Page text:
Thank you so much for your support, kind words, and even criticisms. Here’s to hoping this blog continues to thrive!
Here is some stuff to justify that last post.
I am doing my MPH as well as my MS. My MPH has given me a lot of insight as to what is wrong with the system, which is a lot. Public health gives people a birds eye view of health dynamics in a population, and for me, I’m doing my MPH at a school that is set in an ethnically-diverse, low SES community. You want to talk about how the healthcare system is failing? Just look there. Everyone’s on Medicaid, but Medicaid does not equal good treatment by doctors. Compare the facilities of a public hospital to a private hospital and you’ll see what I mean. Doctors need to stop worrying about how much they are going to be paid, and the system shouldn’t shortchange hospitals accepting Medicaid patients to begin with. The insurance system is a mess, but that’s for another post.
In an article by Forbes, it says “within the next 15 years, the United States will experience a shortage [of physicians] of between 90,000 to 200,000 physicians,” owing mostly to the problems that the system has now, like health insurance, the ridiculously long training period, and other things like malpractice insurance and the astronomical medical school debt. The shortage probably wouldn’t affect urban areas, given the concentration of doctors per square mile, however given that rural areas are already hard pressed for enough doctors, this will devastate them. I already touched on how long the training period is in the last post. Malpractice insurance is more a function of the fact that doctors have become easy targets for suits, more than anything, though could also be related to the fact that the pressures that they face increase the number of mistakes that they make. Yet why do medical students have to pay through their (insert orefice here) to become doctors?
This relates back to my “why does education cost so much” post. While I could rant myself about how the costs of medical school, like undergraduate institutions, are rapidly outpacing inflation, I found a blog that does a better job at explaining it than I ever could. The point is made that given the insane cost of medical school, and subsequent debt, specialization seems all the more lucrative, not because it is inherently interesting but because one can pay their loans off faster. Thus we are left with a dearth of primary care physicians, and specialists who are not totally vested in what they do. Now, primary care physicians are themselves leaving the profession in droves. So what does that leave us? It leaves us with a huge problem. Yes, they are increasing class sizes at medical schools, yes they are even creating new medical schools, but is it too little too late? Other things need to be addressed, the cost of studying, the time period allotted for medical education, etc.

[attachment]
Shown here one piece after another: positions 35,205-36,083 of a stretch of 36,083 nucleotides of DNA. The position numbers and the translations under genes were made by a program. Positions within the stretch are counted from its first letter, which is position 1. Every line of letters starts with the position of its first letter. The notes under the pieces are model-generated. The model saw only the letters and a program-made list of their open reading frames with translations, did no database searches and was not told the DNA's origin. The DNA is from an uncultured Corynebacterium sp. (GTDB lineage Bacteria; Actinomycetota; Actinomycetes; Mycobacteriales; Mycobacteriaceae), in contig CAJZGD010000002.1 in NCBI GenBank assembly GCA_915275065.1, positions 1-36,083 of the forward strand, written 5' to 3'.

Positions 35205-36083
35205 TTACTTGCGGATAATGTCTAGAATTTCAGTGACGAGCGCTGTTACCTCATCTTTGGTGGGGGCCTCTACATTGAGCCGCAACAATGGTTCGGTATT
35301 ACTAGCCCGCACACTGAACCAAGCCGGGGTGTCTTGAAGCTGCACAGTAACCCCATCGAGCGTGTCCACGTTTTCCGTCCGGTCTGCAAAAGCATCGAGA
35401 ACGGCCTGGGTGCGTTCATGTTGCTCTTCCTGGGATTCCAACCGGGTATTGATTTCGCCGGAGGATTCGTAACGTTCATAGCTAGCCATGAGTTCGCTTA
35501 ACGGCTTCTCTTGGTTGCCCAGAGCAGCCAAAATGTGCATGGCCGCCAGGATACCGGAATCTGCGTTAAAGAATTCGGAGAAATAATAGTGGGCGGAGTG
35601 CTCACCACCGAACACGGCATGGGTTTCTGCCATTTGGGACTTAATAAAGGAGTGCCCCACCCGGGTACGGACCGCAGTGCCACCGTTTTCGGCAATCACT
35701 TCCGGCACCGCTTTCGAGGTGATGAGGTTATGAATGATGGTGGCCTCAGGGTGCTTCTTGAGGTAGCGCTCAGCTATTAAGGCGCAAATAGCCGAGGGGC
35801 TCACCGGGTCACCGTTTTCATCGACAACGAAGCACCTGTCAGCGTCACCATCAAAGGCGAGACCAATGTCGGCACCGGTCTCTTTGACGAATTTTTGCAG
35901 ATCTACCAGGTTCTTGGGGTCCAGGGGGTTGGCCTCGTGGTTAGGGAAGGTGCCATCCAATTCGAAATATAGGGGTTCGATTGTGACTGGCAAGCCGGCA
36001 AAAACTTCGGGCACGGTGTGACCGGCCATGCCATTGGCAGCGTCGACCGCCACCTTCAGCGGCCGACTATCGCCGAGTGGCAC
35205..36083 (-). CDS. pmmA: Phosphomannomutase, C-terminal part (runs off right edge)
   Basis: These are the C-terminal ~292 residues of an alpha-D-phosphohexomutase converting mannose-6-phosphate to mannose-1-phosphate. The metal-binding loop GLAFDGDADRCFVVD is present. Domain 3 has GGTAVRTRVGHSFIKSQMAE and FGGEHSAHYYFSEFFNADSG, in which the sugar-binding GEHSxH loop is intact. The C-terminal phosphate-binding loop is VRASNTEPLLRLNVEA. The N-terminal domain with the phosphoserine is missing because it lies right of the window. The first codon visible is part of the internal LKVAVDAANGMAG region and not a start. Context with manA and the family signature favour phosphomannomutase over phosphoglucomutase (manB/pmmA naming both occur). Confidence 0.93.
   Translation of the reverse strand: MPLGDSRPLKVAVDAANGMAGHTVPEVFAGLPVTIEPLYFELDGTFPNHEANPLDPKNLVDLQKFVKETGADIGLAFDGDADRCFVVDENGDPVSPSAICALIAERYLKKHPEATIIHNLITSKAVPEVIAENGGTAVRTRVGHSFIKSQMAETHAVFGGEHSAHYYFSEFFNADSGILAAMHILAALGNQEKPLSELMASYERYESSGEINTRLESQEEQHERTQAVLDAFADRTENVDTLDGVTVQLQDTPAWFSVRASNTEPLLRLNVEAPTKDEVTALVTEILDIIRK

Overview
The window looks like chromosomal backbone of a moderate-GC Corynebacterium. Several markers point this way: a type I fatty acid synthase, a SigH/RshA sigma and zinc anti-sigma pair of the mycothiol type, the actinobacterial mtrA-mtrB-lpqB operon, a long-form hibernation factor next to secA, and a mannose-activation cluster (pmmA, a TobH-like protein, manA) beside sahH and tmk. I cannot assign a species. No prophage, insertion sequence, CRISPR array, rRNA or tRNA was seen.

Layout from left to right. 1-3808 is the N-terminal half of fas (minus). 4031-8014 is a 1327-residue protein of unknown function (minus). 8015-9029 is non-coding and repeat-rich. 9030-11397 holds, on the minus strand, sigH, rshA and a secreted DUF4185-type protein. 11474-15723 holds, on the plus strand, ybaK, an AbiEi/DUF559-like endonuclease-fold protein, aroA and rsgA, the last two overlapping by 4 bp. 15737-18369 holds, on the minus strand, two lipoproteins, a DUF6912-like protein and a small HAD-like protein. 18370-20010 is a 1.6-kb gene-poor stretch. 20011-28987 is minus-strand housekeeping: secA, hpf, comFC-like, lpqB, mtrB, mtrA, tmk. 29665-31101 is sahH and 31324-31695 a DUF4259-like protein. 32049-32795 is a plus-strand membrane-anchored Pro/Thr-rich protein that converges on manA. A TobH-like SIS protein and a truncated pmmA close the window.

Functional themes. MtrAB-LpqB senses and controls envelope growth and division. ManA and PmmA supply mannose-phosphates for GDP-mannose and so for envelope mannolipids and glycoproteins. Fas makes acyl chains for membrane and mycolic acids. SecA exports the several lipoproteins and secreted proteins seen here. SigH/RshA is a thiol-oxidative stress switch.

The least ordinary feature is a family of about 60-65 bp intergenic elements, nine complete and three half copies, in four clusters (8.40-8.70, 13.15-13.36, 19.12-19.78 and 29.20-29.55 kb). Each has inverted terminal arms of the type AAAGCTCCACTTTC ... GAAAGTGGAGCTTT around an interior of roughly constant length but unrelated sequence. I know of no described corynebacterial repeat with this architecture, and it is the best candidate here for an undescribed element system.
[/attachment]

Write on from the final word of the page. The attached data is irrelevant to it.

This is not about me whining about not being in medical school yet, I’m applying soon enough, and I’ll deal with it as it comes. This is not about sour grapes, I haven’t lost anything yet, and even if I have, I’m not going to whine about the fact that other people got there before me. They deserve it, wholeheartedly deserve it. Yet if I can’t be opinionated, if medical students can’t be opinionated, and if doctors can’t be opinionated, we have a problem. This is not about me blowing steam without solid facts. The facts are there. We’re losing doctors, and we’re not replenishing them in areas where they need to be replenished. Above all, though, our healthcare is not equal across region or society. Not remotely.
So getting back to my previous thesis, something’s got to change.
But this blog will still be alive. I’ll be covering a host of topics, of course, but now instead of election views…it will be views on the Obama administration and the actions it takes. I love how that sounds…Obama administration.
I hope you will join me as I keep dissecting the issues as they affect me and they affect you, and make your views heard as well.